When Bernard Moss was 22 years old, he was convicted of attempted murder and spent 28 years in San Quentin prison. 23 years into his sentence, he engaged in a year long program called GRIP, which ultimately led to his release from prison and his current career as a facilitator of the GRIP program to men still serving sentences.
In today’s interview, Bernard shares a compelling account of his life in the culture of guns and drugs, the continuation of his life of crime while in prison and the powerful rehabilitation program that transformed his life.
GRIP is an acronym for Guiding Rage Into Power, a program that was created to support healing and transformation for incarcerated people and their victims/survivors.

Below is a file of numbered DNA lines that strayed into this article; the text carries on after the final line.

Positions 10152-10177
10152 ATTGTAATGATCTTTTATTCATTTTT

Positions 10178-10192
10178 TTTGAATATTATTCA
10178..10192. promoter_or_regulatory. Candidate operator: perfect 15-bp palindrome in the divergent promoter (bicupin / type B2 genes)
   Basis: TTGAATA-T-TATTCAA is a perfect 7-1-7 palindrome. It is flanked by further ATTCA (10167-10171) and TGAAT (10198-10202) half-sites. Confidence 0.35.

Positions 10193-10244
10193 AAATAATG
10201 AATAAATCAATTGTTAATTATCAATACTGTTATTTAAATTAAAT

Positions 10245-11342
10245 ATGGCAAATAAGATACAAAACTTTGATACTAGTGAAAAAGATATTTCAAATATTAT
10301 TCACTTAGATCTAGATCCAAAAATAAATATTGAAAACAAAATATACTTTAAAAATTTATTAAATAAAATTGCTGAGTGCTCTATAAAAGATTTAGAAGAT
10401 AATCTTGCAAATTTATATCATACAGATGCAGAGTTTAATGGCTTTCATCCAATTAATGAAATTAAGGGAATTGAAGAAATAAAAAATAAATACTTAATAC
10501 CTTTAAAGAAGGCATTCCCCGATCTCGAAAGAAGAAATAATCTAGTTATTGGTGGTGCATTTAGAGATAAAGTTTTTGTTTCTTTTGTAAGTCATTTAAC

Students embark on an in-depth journey to comprehend the origins of their violence and develop skills to track and manage strong impulses rather than acting out in harmful ways. They transform destructive beliefs and behaviours into an attitude of emotional intelligence that prevents re-victimization.
The GRIP Program has a 99.7% success rate. It began in 2012 at San Quentin and has since expanded to 5 institutions.
Bernard Moss is a GRIP Facilitator, a peacemaker, and an expert in violence prevention, mindfulness, and emotional Intelligence. Bernard was one of the first to go through and graduate the GRIP program at San Quentin. After he graduated he went on to facilitate three GRIP groups. He was granted parole after 28 years and currently facilitates GRIP at Deuel Vocational Institute, and Mule Creek State Prison.
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